A new website is calling on students "to expose and document college professors who discriminate against conservative students and advance leftist propaganda in the classroom."

Professor Watchlist displays a photo gallery of professors and educators the website says have an anti-conservative bias.

The website was created by Turning Point USA, an organization founded in 2013 "to identify, educate, train, and organize students to promote the principles of fiscal responsibility, free markets, and limited government," it says.

Critics say Professor Watchlist is meant to chill free speech among liberal or non-conservative educators.

"The apparent purpose is to curtail free speech in the classroom," said Hans-Joerg Tiede of the American Association of University Professors (AAUP).

"If any of information is false, we'll happily remove it," said spokesperson Matt Lamb, Turning Point's director of Constitutional enforcement and transparency, who graduated in 2015 from Loyola University Chicago.

Teacher profiles include a photo and a short blurb that describes how a professor exhibited an anti-conservative bias, according to Professor Watchlist. It links to websites like Campus Reform and Judicial Watch.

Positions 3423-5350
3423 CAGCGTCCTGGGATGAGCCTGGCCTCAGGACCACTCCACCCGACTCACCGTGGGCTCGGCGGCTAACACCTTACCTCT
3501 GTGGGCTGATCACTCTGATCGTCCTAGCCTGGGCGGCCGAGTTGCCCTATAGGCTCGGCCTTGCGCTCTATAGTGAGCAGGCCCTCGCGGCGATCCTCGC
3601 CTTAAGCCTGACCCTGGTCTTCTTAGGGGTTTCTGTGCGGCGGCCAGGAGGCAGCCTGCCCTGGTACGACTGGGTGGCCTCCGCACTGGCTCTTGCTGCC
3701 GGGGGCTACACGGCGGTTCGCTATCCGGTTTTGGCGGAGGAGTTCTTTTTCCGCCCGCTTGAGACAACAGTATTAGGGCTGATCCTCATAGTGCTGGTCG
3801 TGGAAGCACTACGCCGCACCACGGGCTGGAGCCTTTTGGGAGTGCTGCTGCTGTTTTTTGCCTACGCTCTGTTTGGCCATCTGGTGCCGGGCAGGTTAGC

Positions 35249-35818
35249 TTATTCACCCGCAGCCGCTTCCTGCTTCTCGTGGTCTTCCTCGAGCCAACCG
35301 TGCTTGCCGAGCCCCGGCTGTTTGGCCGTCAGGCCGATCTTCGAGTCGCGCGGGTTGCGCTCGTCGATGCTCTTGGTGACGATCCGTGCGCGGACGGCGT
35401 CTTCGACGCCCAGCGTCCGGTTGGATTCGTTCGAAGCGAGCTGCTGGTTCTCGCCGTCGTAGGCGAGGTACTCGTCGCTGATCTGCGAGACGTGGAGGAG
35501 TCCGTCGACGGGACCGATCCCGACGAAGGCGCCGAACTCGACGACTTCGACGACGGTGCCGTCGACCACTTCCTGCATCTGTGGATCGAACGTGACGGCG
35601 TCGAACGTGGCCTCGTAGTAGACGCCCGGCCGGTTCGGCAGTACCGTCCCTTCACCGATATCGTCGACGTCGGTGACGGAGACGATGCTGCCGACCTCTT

Campus Reform is a product of Leadership Institute, whose mission is "to increase the number and effectiveness of conservative activists and leaders in the public policy process." It is staffed by self-described conservatives, libertarians and Republicans.

Judicial Watch is "a conservative, non-partisan educational foundation, [that] promotes transparency, accountability and integrity in government, politics and the law. Through its educational endeavors, Judicial Watch advocates high standards of ethics and morality in our nation?s public life and seeks to ensure that political and judicial officials do not abuse the powers entrusted to them by the American people.

"Judicial Watch fulfills its educational mission through litigation, investigations, and public outreach," according to its website.

Assistant Professor Melita Garza is one of the teachers featured on the watchlist. Garza was accused by a student for failing him and removing him from class because she did not agree with his conservative perspective on feminism, according to TCU360, "a student-led, faculty advised ... part of the TCU Student Media," its website says.

The source for Professor Watchlist's inclusion of Garza is an article from Texas Christian University, whose original source was Hypeline, a publication of Turning Point USA, which owns Professor Watchlist.

Garza said she could not comment because of student privacy issues. Calls to TCU administration were not immediately answered.

While students on college campuses overwhelmingly supported Democratic candidate Hillary Clinton in the November 2016 election, conservative students say they feel outweighed.

At Yale, 81 percent of students supported Clinton, reported theYale Daily News. At the University of Virginia, 75 percent of students said they would vote for Clinton and 13 percent backed Trump, the conservative candidate, according to the Cavalier Daily.